Film Review: Funny Cow

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British director Adrian Shergold has produced a swag of outstanding work for both TV and film, including Pierrepoint and Holding On. His latest work, Funny Cow, follows in the tradition of gritty, depressing, British dramas, set in the North. In fact even the title is surely a nod to the Ken Loach classic, Poor Cow.

The impeccable Maxine Peake stars as Funny Cow, a woman brought up in poverty and violence. She is rebellious and fiercely individual, even standing up to her violent father when her mother can’t. Shunned at school and regarded as mad, she eventually climbs her way up the stand-up comedy ladder, working the notoriously hard men’s clubs of England’s north.

Written by Tony Pitts, who also stars as her sometime husband Bob, the screenplay takes the form of FC’s monologues to camera, interspersed with scenes from her life. These pieces move inexorably from standard humour, through soul-searching, to philosophical musing. This is not the standard narrative arc. The writing never drags, wallows or hits a flat note.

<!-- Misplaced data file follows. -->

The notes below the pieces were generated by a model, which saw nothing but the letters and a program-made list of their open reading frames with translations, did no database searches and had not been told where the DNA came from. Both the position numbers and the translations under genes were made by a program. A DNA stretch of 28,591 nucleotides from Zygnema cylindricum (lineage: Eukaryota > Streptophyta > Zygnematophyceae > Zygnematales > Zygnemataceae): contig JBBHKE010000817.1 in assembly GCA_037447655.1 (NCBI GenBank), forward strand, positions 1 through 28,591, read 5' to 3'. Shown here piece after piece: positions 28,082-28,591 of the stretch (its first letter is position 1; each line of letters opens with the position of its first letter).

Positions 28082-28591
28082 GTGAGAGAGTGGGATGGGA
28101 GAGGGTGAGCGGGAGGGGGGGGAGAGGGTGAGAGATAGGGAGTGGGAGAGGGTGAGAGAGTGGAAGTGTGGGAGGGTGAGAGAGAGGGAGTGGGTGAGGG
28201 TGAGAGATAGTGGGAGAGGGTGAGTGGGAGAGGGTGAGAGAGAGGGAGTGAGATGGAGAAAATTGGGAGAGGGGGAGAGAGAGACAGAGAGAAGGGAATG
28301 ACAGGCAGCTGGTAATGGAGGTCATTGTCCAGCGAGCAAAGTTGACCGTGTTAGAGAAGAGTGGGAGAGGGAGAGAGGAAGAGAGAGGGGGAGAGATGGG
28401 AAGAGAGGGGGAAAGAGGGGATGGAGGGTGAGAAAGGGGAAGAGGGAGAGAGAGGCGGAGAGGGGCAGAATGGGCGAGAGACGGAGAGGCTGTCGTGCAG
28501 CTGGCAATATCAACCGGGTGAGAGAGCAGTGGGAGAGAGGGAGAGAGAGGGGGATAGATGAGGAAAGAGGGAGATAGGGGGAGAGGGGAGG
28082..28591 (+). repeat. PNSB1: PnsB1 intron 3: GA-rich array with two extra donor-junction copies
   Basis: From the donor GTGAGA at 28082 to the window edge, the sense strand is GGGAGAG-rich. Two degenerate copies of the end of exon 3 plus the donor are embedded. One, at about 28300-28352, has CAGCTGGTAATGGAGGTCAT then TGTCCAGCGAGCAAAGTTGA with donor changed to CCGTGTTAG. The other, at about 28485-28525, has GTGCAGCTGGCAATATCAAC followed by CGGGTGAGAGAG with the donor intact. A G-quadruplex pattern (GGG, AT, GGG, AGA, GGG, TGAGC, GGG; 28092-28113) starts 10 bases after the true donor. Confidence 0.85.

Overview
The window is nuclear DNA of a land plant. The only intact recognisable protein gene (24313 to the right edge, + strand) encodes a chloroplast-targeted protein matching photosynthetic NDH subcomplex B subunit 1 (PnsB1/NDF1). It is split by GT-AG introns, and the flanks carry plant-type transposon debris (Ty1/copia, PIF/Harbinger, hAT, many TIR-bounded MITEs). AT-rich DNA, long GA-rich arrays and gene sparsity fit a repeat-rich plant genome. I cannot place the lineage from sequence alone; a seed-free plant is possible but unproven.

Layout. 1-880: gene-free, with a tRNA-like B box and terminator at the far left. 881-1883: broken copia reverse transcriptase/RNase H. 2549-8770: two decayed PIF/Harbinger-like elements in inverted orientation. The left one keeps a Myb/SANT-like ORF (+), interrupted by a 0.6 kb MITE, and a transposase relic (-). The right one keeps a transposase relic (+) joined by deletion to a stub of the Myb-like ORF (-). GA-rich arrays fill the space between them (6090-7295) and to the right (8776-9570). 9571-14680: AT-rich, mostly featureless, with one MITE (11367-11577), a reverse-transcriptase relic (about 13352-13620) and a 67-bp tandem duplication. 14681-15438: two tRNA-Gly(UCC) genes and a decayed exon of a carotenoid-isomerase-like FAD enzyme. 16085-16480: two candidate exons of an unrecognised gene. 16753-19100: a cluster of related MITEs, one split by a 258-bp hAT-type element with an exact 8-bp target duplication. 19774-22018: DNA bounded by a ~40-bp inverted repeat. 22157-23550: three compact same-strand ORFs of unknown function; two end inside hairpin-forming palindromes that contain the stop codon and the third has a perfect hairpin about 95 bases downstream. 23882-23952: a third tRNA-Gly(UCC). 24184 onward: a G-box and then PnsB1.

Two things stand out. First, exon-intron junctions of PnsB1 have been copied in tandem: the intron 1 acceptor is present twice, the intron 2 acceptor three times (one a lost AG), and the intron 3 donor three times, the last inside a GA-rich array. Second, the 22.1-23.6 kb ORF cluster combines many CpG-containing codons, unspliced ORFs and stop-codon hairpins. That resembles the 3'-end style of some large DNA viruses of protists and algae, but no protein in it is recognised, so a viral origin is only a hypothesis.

Alongside Peake and Pitts, the rest of the cast is outstanding. Special mention to the ubiquitous Paddy Considine as Angus, Kevin Eldon as Danny, Lindsey Coulsen as Mum and young actor Hebe Beardsall as Young Funny Cow.

In the nature of the filmic tradition of which it now forms a part, this work is moving, upsetting and very real. Its examination of the life of a rebellious woman, especially in the 60s, is authentic and sympathetic. It has moments of dark beauty, and, despite its title, very little humour.

Candida Otton’s production design, thank god, doesn’t go over-the-top with the grey, depressing, Northern street-scapes. The subtlety with which she approaches the work adds enormous value visually and thematically.

This is the kind of film that stays with you, and gives you pause.

As Funny Cow herself says: “I’ve always found life too much. And not enough.”

Funny Cow opens this week and is playing at several cinemas around Adelaide.

Check out the official site here.

9.0 Moving

This is the kind of film that stays with you, and gives you pause.

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Tracey Korsten is a freelance writer, poet, speaker and performer, based in Adelaide. She blogs at middleagedlove.

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